Question: Full Senate on Jan. 28, in which the previous president- and vice president-elect resigned, was seen as an example of division within MSA and a gap in trust and collaboration between the executive cabinet and Senate. How will you work to improve relations between the two bodies and collaborate on certain projects?
6:21: Hutchinson says that MSA was operating in an exclusionary way. “A big part of our platform is collaboration,” he says. He says he would like to work with the different auxiliaries and ensure everyone is staying up to date with one another.
6:22: Ghuman says that holding themselves accountable should help form relationships between the executive board and Senate. She says that so far, Exec’s involvement with Senate meetings have been sitting in the back row during the meeting and leaving right after.
6:23: Turner says he doesn’t know many MSA senators. He says he will be able to listen to all senators. Evans says he would like to bring other viewpoints into MSA.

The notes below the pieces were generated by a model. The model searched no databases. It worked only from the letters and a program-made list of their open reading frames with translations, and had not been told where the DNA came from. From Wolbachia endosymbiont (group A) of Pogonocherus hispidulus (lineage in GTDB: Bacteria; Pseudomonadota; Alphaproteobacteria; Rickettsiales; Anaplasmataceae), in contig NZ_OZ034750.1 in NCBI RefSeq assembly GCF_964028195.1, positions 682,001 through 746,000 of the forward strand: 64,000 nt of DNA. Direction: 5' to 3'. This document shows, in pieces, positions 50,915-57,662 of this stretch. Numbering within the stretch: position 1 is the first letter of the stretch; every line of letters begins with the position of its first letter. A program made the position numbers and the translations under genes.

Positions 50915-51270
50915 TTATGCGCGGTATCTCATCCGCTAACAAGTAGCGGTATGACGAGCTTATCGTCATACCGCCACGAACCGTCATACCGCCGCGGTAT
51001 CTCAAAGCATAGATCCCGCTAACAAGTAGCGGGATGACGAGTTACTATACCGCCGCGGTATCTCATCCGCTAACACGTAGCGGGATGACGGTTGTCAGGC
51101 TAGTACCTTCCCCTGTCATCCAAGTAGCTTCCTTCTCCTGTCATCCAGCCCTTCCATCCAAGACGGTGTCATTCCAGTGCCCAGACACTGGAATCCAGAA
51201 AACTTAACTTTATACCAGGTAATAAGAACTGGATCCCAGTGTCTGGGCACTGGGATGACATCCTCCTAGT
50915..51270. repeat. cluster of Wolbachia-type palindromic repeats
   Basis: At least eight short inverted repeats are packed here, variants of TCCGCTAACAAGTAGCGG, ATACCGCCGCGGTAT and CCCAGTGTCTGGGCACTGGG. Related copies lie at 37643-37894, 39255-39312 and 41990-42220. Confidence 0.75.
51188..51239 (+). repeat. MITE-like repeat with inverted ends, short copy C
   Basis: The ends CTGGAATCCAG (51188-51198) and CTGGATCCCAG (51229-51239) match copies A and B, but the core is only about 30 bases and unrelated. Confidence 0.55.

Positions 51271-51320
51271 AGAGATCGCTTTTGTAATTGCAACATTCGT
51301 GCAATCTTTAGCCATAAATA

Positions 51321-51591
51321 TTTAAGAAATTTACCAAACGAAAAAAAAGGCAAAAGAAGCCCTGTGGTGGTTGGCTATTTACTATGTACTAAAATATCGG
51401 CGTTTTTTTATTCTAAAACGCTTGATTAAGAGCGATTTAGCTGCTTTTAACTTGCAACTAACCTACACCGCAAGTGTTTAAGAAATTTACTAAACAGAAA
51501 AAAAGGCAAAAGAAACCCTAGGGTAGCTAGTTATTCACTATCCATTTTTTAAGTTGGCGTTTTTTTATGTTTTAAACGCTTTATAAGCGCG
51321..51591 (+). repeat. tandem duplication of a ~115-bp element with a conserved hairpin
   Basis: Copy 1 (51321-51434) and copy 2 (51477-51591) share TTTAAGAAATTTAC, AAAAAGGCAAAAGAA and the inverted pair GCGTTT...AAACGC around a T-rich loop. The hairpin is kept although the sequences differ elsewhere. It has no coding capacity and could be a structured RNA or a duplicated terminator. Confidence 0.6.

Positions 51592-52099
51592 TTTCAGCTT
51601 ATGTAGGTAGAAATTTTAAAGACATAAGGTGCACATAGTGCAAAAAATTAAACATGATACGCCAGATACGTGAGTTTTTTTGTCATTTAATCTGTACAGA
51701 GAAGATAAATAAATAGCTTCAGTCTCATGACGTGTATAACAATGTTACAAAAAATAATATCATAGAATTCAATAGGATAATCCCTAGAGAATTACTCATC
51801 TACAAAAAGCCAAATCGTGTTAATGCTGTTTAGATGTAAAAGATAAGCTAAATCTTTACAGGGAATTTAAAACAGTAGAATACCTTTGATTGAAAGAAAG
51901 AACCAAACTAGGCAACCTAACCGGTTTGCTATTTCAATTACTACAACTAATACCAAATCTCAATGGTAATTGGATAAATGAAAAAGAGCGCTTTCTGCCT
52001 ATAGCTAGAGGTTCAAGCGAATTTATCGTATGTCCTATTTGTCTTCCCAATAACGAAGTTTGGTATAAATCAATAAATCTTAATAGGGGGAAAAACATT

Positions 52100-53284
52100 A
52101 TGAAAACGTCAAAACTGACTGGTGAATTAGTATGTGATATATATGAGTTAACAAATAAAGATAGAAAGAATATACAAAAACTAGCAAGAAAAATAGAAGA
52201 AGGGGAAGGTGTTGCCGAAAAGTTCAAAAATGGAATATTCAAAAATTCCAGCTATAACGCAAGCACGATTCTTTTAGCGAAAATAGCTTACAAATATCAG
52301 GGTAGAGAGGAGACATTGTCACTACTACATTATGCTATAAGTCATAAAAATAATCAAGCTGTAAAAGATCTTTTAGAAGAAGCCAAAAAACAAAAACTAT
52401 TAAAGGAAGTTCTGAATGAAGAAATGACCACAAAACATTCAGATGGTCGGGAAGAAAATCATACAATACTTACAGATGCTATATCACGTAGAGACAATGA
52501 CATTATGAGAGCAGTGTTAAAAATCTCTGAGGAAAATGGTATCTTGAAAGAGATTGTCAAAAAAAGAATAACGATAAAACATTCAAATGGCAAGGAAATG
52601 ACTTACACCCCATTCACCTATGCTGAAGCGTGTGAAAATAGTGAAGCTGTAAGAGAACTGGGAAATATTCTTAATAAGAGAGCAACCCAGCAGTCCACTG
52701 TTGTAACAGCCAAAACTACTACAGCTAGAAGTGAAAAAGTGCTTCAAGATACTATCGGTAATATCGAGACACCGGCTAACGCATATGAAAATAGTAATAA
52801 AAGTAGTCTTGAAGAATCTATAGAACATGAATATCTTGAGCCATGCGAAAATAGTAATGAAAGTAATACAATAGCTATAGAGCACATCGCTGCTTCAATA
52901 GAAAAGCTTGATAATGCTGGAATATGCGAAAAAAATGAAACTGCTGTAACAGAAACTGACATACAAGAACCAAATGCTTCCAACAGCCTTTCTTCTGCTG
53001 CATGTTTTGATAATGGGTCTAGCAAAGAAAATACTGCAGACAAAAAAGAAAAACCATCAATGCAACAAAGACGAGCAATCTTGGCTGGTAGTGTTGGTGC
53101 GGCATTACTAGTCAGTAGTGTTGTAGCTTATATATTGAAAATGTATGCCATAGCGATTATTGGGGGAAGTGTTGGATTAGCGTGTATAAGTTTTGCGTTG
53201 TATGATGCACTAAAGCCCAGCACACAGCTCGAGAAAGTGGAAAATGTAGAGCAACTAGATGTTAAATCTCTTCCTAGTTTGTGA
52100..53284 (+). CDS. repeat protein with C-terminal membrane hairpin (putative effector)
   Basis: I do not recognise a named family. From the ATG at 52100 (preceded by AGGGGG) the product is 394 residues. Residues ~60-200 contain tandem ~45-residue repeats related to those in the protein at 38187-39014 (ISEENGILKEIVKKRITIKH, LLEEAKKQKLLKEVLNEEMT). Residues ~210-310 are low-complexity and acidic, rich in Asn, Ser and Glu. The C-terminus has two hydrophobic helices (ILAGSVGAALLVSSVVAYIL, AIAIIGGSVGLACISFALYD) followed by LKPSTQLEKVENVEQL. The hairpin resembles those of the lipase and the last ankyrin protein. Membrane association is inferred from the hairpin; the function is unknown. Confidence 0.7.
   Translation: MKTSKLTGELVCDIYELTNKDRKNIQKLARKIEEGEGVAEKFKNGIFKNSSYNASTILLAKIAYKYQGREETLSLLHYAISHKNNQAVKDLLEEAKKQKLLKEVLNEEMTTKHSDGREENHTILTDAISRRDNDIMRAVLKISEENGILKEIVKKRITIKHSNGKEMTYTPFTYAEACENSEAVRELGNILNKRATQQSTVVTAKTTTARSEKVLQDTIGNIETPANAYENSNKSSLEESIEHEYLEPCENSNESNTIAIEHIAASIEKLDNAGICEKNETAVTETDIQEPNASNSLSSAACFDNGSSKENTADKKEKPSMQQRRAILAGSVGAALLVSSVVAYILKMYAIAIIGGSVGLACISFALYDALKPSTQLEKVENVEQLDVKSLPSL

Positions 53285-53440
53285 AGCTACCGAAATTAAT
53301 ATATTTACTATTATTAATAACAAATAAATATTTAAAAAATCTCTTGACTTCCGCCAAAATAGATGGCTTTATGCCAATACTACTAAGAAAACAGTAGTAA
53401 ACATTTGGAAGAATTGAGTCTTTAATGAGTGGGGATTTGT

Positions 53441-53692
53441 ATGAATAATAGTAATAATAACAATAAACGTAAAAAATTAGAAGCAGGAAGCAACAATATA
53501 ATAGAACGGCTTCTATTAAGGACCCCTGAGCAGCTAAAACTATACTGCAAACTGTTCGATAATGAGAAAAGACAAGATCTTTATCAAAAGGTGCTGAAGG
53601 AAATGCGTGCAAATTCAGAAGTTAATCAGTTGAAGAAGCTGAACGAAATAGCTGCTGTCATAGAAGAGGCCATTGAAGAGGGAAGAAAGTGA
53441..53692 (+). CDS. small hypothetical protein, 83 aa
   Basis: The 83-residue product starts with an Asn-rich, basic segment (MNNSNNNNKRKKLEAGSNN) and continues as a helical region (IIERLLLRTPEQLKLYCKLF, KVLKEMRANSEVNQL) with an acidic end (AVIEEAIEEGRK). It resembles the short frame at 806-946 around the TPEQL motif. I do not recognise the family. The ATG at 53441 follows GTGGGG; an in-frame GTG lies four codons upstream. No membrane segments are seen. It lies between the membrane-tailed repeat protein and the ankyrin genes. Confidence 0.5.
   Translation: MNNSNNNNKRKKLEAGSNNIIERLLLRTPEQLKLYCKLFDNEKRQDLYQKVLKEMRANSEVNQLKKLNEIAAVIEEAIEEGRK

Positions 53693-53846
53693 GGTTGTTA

6:24: Schafer says that she has a great friend group within MSA Senate, but those are the people she argues with the most. She says she has her own opinions but she’s also willing to listen to the senators.
6:25: Earl says the MSA leadership summit on his platform is specifically designed to address the lack of communication in MSA. “A lot of times Exec makes decisions, and Senate is kind of on the tail end of it,” he says.
6:25: Turner follows up by saying that he wants to make friends with the MSA senators and says that “meeting favorite people is one of my favorite things to do...You are a great group of people.
Question: What is your opinion on the failed library fee? Will you advocate to get the library more funding, and if so, how?